An opt-out vote in West Central School District could help avoid cuts for programs
In less than two weeks voters in the West Central school district will decide whether to approve a property tax increase through an opt-out to provide the school with an additional $400,000 a year for four years.
Students and some staff are nervous about what could happen to their school if this opt-out does not pass. The theater department could potentially be cut, as well as athletics. The school plans to eliminate the gymnastics program and three middle school coaches if voters say no.
Kim Marcell, the theater director, says students are devastated.
"What really shocks me and the shocks the kids about theater is we have built this up," she said. "I counted today; we had over 3,200 people attend our shows just in my four years here."
The opt-out is broken up into three categories: owner, commercial and agricultural land.
For a homeowner with $100,000 of taxable value on their property will pay an additional $62.50 a year. Agricultural land will pay around $30 less than that.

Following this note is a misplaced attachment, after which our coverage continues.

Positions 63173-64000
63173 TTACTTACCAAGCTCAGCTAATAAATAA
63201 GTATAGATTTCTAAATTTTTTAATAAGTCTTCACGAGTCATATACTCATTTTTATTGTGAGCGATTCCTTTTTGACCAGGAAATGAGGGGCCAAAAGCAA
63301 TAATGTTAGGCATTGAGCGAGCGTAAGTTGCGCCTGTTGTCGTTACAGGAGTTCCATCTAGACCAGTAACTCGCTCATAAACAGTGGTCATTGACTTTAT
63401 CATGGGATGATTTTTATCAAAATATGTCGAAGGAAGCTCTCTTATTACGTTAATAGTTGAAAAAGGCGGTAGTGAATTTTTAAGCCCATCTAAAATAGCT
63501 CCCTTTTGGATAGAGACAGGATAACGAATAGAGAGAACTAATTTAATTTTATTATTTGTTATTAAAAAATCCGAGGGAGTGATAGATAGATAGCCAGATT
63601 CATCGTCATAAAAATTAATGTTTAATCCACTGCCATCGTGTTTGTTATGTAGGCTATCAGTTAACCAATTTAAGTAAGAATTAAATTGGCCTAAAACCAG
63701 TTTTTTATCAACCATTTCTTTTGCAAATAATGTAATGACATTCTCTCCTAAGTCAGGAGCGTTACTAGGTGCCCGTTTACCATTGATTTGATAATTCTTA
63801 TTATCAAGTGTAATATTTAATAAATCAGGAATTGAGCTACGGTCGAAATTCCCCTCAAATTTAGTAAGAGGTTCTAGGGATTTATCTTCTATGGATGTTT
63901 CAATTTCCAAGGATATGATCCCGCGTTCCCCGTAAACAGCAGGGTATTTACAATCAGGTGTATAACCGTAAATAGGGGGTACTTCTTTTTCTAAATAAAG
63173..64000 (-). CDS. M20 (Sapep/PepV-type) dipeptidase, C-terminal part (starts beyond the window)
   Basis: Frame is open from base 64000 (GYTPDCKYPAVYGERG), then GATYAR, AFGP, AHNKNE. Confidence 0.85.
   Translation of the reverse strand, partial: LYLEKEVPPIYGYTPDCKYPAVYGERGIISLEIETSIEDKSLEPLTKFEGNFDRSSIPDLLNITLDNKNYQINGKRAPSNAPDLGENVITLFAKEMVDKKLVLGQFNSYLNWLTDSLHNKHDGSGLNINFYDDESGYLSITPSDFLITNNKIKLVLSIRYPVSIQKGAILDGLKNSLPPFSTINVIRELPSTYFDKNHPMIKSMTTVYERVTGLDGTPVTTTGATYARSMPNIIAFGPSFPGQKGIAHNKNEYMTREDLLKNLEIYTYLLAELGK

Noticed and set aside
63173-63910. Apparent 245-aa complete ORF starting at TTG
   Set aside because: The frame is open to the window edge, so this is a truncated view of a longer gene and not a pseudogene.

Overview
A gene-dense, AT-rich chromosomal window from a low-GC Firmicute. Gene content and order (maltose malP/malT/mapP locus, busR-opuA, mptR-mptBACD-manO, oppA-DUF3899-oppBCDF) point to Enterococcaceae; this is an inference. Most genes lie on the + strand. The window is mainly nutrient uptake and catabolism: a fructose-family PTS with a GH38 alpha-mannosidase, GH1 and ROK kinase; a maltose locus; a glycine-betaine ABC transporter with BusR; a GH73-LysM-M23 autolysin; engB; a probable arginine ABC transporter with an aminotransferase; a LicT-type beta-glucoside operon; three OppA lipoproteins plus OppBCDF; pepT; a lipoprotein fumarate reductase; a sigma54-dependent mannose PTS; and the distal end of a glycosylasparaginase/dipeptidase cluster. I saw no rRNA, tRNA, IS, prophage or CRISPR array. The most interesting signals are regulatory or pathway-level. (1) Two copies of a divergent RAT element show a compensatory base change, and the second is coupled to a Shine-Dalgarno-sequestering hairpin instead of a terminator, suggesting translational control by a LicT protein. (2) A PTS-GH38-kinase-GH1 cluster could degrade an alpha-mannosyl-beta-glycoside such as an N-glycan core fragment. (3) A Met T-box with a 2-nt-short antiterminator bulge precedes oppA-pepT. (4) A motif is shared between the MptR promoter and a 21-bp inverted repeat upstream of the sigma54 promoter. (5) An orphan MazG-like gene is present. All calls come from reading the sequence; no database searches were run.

Even if 60% of the voters support the program, the school will still need to borrow from their capital outlay fund.
"The cost of operating has continued to rise," Brad Berens, superintendent at West Central, said. "So, when you take a rise in expenditures, cost of operations, with a very flat revenue source and a very flat spending habit. It just gets very difficult to fund at the right levels."
West Central School District would not be alone in asking for an opt-out. There are around 40% of public high schools that have opted-out across the state.
The school district is ranked 141st out of 150 public schools for the amount they spend on each student.
The opt-out goes to a public vote on May 15th.